COPYRIGHT JORGE GONZALESA nine-foot-long monster stalked the Carolinas more than 230 million years ago. Carnufex carolinensis, which translates to “Carolina butcher,” walked on its hind legs and had a fearsome jaw packed with teeth, according to researchers who described fossils pulled from a North Carolina quarry in a Scientific Reports paper published yesterday (March 19). The late-Triassic bones were unearthed a decade ago and sat at the North Carolina Museum of Natural History ever since. “When we got the bones out and prepared them, we found out that it was actually a really cool species,” Lindsay Zanno, North Carolina State University researcher and lead author of the paper, told The Washington Post. “It was one of the oldest and largest members of crocodylomorph—the same group that crocodiles belong to—that we've ever seen. And that size was really surprising.”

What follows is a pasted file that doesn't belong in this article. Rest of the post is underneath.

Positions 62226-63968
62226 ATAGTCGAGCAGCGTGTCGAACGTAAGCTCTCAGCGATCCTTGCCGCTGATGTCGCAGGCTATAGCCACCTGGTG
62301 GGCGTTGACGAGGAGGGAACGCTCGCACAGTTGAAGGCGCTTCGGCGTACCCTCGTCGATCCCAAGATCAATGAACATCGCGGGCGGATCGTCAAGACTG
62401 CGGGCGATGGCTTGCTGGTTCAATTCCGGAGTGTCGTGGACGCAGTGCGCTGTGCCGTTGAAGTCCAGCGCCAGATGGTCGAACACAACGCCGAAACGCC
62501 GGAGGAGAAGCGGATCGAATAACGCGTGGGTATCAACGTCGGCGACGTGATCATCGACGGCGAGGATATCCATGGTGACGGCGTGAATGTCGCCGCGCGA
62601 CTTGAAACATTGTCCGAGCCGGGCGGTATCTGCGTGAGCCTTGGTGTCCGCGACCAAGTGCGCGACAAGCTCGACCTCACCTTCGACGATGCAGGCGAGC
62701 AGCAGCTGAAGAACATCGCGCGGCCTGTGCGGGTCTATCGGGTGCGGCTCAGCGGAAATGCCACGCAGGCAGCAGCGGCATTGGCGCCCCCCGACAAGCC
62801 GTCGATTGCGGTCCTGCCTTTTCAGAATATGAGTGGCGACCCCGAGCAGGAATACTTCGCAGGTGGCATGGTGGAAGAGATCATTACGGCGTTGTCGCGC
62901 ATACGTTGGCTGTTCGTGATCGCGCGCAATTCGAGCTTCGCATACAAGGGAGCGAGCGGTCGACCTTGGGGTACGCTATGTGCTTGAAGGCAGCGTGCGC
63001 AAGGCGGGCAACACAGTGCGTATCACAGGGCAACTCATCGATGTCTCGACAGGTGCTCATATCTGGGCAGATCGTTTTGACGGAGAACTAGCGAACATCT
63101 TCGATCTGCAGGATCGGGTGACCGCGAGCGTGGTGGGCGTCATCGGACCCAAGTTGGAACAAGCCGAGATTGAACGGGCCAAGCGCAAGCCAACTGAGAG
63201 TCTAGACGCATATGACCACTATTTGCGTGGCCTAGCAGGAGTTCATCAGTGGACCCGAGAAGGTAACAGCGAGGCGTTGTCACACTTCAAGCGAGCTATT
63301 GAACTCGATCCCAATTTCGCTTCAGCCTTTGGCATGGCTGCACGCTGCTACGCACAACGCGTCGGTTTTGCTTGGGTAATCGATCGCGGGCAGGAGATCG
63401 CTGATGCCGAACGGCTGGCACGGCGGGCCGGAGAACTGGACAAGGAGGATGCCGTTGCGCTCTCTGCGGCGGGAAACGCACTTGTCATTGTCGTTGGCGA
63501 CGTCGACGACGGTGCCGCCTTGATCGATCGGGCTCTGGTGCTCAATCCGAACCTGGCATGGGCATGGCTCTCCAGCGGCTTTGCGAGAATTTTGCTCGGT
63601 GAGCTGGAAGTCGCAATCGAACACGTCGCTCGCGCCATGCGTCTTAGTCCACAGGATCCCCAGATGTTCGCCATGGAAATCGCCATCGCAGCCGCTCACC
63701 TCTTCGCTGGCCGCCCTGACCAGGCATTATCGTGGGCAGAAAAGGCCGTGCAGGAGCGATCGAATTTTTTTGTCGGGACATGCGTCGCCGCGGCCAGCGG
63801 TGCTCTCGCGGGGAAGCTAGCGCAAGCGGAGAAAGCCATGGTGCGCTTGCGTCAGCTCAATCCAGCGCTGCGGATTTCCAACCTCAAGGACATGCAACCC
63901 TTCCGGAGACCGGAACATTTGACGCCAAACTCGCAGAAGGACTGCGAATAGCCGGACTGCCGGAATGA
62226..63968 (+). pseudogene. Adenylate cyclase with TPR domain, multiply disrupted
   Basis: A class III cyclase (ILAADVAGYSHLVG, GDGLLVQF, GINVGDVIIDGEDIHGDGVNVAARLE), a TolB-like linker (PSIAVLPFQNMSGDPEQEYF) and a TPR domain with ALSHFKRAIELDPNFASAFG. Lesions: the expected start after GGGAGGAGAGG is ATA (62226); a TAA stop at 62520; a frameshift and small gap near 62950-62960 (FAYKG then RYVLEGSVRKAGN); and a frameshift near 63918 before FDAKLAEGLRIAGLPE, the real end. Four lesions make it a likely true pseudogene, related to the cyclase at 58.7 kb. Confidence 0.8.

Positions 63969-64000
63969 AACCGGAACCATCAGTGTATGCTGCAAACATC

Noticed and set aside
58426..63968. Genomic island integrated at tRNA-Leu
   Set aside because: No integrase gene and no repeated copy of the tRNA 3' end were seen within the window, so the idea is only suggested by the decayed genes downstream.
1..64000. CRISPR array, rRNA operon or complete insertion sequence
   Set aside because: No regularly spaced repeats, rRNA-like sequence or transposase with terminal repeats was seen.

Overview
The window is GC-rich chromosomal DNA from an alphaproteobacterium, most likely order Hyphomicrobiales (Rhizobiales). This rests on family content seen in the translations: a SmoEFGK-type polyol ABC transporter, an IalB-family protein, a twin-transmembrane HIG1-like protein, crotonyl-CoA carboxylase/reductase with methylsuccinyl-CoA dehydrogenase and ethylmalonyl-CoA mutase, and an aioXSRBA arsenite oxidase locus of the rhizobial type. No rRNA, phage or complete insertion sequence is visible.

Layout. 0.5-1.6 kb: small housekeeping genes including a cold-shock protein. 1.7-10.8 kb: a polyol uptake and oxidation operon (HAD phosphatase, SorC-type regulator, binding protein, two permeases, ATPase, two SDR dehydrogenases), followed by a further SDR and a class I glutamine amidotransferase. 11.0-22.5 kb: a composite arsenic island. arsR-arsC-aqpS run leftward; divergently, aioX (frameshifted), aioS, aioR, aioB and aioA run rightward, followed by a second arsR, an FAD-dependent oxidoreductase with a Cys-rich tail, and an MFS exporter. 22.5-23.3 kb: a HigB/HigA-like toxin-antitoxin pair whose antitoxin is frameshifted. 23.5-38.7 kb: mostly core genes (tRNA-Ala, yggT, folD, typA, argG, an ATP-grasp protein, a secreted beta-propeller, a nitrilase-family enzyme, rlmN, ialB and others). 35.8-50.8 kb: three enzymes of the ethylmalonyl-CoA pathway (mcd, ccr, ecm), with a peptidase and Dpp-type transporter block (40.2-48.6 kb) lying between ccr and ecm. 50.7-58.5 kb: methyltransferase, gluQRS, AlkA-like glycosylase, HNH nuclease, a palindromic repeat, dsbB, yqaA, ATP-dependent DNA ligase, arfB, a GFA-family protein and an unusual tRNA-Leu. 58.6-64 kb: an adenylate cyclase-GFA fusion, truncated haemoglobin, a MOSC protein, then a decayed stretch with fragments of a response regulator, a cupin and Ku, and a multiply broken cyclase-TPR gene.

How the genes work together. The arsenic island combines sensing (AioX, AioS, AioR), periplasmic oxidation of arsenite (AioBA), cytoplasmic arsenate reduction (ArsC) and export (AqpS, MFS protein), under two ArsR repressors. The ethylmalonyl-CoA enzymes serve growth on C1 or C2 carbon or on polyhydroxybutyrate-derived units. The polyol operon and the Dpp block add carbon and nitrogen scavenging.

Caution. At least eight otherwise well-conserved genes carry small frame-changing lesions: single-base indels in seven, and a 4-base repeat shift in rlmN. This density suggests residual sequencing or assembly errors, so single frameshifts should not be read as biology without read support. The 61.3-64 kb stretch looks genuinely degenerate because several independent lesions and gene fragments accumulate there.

The find rewrites the history of animals that are ancestral to modern crocodiles. “It pushes back the date of crocodylomorphs in the fossil record,” Daniel Mulcahy, a researcher at the Smithsonian National Museum of Natural History, told Smithsonian. “And because of its size, presumed diet, and body shape, [Carnufex] changes our thinking on what these early crocodiles looked like and what they did.”
Along with a host of other predators, C. carolinensis likely went extinct at the end of the Triassic, about 200 million years ago.